Netflix’s manga-based action show is light on sense but heavy on stylish fun.
There are shows that are fun to watch, and then there are shows that are more fun to try to explain to friends. Netflix’s occult action fever dream, Warrior Nun, is firmly in the latter category. That doesn’t mean it’s not a fun watch. It absolutely is, despite the barely held-together plot and mythos.
Based on the ‘90s manga Warrior Nun Areala by Ben Dunn, the show follows Ava (Alba Baptista), a teenage orphan with a mysterious past, who begins the series dead in a Spanish morgue. Meanwhile, a special Order of gun-toting, martial arts fighting nuns (warriors if you will) secretly trained by the Vatican to fight demons who are trying to bring Hell on Earth find themselves nearby, recovering from a deadly ambush.
During the attack, their leader, Sister Shannon (Melina Matthews), dies after being overcome by a dangerous substance known as Divinium, which is made from fragments of holy relics. It also creates portals to other dimensions, but we don’t need to get bogged down in that here.
Sister Shannon also possesses a very important artifact hidden in her skin, an actual halo taken from an angel, known simply as The Halo. If The Halo gets into demon hands, then it may result in the complete collapse of Heaven and the destruction of Earth. The nuns definitely don’t want that, so when Shannon passes on, one of the sisters takes The Halo out of her body and places it in the nearest human vessel, the previously mentioned Ava. The Halo not only raises Ava from the dead, but also gives her supernatural abilities such as super strength and walking through walls (it’s revealed she was previously quadriplegic by the way).
There are shows that are fun to watch, and then there are shows that are more fun to try to explain to friends.
The show is created by Simon Barry, who specializes in making shows with cult followings that you’ve never heard of but somehow have been on for five seasons, like SyFy’s Continuum and Van Helsing. Warrior Nun has all the makings of another cult show. It’s unabashedly violent and on the nose with obvious but fun Biblical allegory. It’s the TV equivalent of reading a trashy Dan Brown page turner, but if The DaVinci Code was re-written by Quentin Tarantino and Robert Rodriguez.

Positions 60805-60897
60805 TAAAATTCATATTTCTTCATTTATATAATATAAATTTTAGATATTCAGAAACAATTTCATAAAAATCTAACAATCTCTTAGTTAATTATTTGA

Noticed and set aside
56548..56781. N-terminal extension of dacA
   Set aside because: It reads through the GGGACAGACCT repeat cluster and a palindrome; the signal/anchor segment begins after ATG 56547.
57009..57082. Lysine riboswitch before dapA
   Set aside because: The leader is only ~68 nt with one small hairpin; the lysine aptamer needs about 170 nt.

Ava starts the series off similar to Uma Thurman’s The Bride character in the Kill Bill films. A mysterious past, finding herself in possession of a specific set of skills she didn’t know she had, seeking revenge on those who wronged her. Director Jet Wilkinson even throws in a fun visual nod to Tarantino’s love of shooting close ups of feet when Ava wakes up from her death coma.
In her performance though, Baptista plays Ava closer to Sarah Michelle Gellar’s Buffy. She’s a teenager that may have the ability to punch demons back to Hell, but she still wants to enjoy being a teenager. She likes to hang out, dance and take ecstasy with a group of young, hip wanderers she befriends, led by a charming love interest named (get ready for the biblical allegory) J.C. (Emilio Sakraya).
Her character also demonstrates the show’s fun nitpicking of the hypocrisies of the Catholic Church. Ava is a strong, independent superhero who also helps out an institution that still doesn’t allow women in leadership positions. There are several moments that are a delight for lapsed Catholics like me, including when Ava tries to make sense of waking up from death by saying “Catholics are a little twitchy about who gets to be resurrected.”
Where Baptista’s performance (and really the show) hits a brick wall is through the use of a misguided voice over. It commits the cardinal voice over sin of saying what we are clearly seeing. Baptista is able to convey Ava’s struggle with the existential dread of coming back to life and gaining holy powers without us needing her to say in a cheesy voice over, “Something has definitely changed. What are you up to God?”
The other misstep the show makes, and it may just be due to Netflix’s budget department, is its complete lack of visual cohesion. A similar show about the battle between Heaven and Hell, AMC’s Preacher, is shot in the austere, sun-drenched mold of postmodern Westerns like Unforgiven or No Country for Old Men, which gives it a visual language to back up its insane premise.
Warrior Nun has no visual point of view except for lighting a bunch of candles in dark rooms and hoping that does the trick. The action scenes are frustratingly dark and lack any kind of inventiveness for a show about nuns that are warriors. It’s general drabness takes the fun out of a show where just a little more cinematic effort could get it over the top. Maybe Simon Barry can convince Netflix to take some of Space Force’s massive budget and send it to a show that may actually benefit from higher production values. Until then, it’s still worth skipping church to watch.
Warrior Nun is now available on Netflix.